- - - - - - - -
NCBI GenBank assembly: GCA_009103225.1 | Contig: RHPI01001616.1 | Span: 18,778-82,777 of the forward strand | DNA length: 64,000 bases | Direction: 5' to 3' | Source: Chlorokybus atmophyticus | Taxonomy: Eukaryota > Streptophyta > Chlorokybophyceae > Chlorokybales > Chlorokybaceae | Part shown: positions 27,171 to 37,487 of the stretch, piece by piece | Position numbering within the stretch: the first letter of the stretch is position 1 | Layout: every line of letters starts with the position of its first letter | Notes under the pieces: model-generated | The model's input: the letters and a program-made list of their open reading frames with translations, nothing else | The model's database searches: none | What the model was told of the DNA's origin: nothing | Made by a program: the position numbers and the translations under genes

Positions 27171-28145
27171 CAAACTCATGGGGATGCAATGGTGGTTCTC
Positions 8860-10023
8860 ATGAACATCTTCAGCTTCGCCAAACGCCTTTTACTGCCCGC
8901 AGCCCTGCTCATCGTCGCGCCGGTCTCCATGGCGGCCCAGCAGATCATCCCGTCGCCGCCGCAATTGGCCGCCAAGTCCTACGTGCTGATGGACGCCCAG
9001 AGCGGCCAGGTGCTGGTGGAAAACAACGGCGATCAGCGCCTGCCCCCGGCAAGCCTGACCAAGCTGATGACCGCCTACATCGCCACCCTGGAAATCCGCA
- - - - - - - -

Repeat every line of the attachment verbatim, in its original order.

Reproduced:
NCBI GenBank assembly: GCA_009103225.1 | Contig: RHPI01001616.1 | Span: 18,778-82,777 of the forward strand | DNA length: 64,000 bases | Direction: 5' to 3' | Source: Chlorokybus atmophyticus | Taxonomy: Eukaryota > Streptophyta > Chlorokybophyceae > Chlorokybales > Chlorokybaceae | Part shown: positions 27,171 to 37,487 of the stretch, piece by piece | Position numbering within the stretch: the first letter of the stretch is position 1 | Layout: every line of letters starts with the position of its first letter | Notes under the pieces: model-generated | The model's input: the letters and a program-made list of their open reading frames with translations, nothing else | The model's database searches: none | What the model was told of the DNA's origin: nothing | Made by a program: the position numbers and the translations under genes

Positions 27171-28145
27171 CAAACTCATGGGGATGCAATGGTGGTTCTC
Positions 8860-10023
8860 ATGAACATCTTCAGCTTCGCCAAACGCCTTTTACTGCCCGC
8901 AGCCCTGCTCATCGTCGCGCCGGTCTCCATGGCGGCCCAGCAGATCATCCCGTCGCCGCCGCAATTGGCCGCCAAGTCCTACGTGCTGATGGACGCCCAG
9001 AGCGGCCAGGTGCTGGTGGAAAACAACGGCGATCAGCGCCTGCCCCCGGCAAGCCTGACCAAGCTGATGACCGCCTACATCGCCACCCTGGAAATCCGCA